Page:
The Copyright Act gives the owner of a copyright the exclusive right to reproduce and distribute their work. One exception to this exclusive right is called "the fair use exception."
The fair use exception permits the reproduction of a portion of a copyrighted work without the copyright owner's permission, under certain circumstances.
This is a vitally important exception for education, as it enables students, scholars, and critics to use and reference copyrighted works in their own scholarship, teaching, and critiques.
"Professor Eric Faden of Bucknell University provides this humorous, yet informative, review of copyright principle:"
There's no one right answer as to what constitutes a fair use of a particular copyrighted work. The answer varies from situation to situation.
Four factors are considered in all fair use evaluations. They are:
These four factors are not meant to be exclusive and must be examined together. The statute does not indicate how much weight is to be accorded each factor, therefore, it is advisable to treat the four factors equally.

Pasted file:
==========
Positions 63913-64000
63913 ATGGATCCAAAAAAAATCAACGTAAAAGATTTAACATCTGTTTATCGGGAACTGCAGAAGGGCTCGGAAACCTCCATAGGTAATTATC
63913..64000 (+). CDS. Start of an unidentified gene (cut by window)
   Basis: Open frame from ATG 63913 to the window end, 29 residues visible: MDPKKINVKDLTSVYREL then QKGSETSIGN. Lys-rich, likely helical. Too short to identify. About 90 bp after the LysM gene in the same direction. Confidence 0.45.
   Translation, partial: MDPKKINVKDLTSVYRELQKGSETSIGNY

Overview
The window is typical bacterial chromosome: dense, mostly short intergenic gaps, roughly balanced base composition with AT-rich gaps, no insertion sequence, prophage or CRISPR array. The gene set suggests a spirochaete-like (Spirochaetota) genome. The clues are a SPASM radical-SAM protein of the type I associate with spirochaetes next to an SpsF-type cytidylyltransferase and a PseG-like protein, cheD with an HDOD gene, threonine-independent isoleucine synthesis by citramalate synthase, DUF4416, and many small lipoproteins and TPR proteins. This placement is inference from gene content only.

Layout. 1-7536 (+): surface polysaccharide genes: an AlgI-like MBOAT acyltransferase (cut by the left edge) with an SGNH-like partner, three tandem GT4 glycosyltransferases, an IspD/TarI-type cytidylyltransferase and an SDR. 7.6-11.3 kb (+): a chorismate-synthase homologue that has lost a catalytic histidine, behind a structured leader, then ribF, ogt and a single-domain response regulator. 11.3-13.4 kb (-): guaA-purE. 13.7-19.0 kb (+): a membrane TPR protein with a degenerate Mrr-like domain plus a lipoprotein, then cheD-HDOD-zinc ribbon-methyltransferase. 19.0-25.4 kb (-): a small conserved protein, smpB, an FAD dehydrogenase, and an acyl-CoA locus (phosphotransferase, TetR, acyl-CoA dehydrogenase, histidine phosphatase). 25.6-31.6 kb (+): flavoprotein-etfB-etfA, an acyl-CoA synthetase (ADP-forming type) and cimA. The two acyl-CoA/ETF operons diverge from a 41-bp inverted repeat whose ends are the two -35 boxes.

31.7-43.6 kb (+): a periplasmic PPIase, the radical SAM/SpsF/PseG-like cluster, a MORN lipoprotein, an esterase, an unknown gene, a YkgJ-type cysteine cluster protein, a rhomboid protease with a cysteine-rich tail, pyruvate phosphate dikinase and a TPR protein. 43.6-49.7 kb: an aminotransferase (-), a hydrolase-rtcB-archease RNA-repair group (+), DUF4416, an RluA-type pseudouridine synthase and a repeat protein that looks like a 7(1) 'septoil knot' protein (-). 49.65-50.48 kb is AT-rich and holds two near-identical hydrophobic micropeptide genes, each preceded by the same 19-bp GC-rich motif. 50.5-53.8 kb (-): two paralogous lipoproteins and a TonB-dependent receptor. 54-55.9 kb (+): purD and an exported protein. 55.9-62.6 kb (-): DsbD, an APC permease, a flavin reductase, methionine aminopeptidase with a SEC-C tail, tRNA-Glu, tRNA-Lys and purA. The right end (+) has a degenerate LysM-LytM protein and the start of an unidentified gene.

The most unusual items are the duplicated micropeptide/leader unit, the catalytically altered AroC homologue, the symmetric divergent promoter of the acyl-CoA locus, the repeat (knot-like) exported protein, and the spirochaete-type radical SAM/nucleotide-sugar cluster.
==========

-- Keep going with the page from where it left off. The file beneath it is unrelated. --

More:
For help in making a fair use evaluation, please see the links below. The Columbia checklist is a printable PDF, while the American Library Association's Evaluator walks you through creating a fair use document for your records. In the event of a lawsuit, having such a document may help you prove you made a good faith effort to comply with the fair use clause of U.S. Copyright Law.
Using the American Library Association Fair Use Evaluator tool, I completed the following analysis using the language they provided and adding in additional information I felt was important. Please note that this document is offered as an example only.
Check out the full text of my evaluation here: